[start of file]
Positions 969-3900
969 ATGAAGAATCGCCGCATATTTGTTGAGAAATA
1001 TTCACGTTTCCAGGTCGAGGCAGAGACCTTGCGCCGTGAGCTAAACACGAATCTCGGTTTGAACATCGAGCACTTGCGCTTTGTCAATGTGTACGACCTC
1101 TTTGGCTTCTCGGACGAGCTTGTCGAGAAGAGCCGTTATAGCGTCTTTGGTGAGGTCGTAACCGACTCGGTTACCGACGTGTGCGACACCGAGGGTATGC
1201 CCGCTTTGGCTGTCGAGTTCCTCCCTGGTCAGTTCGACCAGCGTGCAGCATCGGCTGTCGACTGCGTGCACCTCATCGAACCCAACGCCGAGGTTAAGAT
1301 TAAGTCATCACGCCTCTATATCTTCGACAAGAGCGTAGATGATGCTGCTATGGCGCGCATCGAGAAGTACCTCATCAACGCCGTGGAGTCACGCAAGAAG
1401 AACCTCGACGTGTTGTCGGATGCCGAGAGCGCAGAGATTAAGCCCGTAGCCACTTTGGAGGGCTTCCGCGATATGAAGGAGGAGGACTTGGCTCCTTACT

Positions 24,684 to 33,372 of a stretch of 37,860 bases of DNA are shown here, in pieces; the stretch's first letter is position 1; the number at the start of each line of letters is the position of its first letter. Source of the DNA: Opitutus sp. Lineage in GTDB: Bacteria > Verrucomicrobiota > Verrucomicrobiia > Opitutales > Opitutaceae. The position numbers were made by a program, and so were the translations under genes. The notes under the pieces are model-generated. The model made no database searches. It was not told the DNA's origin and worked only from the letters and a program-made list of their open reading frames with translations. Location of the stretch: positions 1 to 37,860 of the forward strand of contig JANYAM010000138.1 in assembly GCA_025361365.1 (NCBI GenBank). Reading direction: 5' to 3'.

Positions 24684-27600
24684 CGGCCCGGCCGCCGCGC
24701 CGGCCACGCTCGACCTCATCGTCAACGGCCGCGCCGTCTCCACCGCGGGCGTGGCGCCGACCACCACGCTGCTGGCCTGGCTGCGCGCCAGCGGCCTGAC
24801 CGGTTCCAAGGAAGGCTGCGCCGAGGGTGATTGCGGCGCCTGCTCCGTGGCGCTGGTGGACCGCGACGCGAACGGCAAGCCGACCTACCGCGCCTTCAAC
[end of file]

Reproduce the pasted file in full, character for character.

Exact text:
Positions 969-3900
969 ATGAAGAATCGCCGCATATTTGTTGAGAAATA
1001 TTCACGTTTCCAGGTCGAGGCAGAGACCTTGCGCCGTGAGCTAAACACGAATCTCGGTTTGAACATCGAGCACTTGCGCTTTGTCAATGTGTACGACCTC
1101 TTTGGCTTCTCGGACGAGCTTGTCGAGAAGAGCCGTTATAGCGTCTTTGGTGAGGTCGTAACCGACTCGGTTACCGACGTGTGCGACACCGAGGGTATGC
1201 CCGCTTTGGCTGTCGAGTTCCTCCCTGGTCAGTTCGACCAGCGTGCAGCATCGGCTGTCGACTGCGTGCACCTCATCGAACCCAACGCCGAGGTTAAGAT
1301 TAAGTCATCACGCCTCTATATCTTCGACAAGAGCGTAGATGATGCTGCTATGGCGCGCATCGAGAAGTACCTCATCAACGCCGTGGAGTCACGCAAGAAG
1401 AACCTCGACGTGTTGTCGGATGCCGAGAGCGCAGAGATTAAGCCCGTAGCCACTTTGGAGGGCTTCCGCGATATGAAGGAGGAGGACTTGGCTCCTTACT

Positions 24,684 to 33,372 of a stretch of 37,860 bases of DNA are shown here, in pieces; the stretch's first letter is position 1; the number at the start of each line of letters is the position of its first letter. Source of the DNA: Opitutus sp. Lineage in GTDB: Bacteria > Verrucomicrobiota > Verrucomicrobiia > Opitutales > Opitutaceae. The position numbers were made by a program, and so were the translations under genes. The notes under the pieces are model-generated. The model made no database searches. It was not told the DNA's origin and worked only from the letters and a program-made list of their open reading frames with translations. Location of the stretch: positions 1 to 37,860 of the forward strand of contig JANYAM010000138.1 in assembly GCA_025361365.1 (NCBI GenBank). Reading direction: 5' to 3'.

Positions 24684-27600
24684 CGGCCCGGCCGCCGCGC
24701 CGGCCACGCTCGACCTCATCGTCAACGGCCGCGCCGTCTCCACCGCGGGCGTGGCGCCGACCACCACGCTGCTGGCCTGGCTGCGCGCCAGCGGCCTGAC
24801 CGGTTCCAAGGAAGGCTGCGCCGAGGGTGATTGCGGCGCCTGCTCCGTGGCGCTGGTGGACCGCGACGCGAACGGCAAGCCGACCTACCGCGCCTTCAAC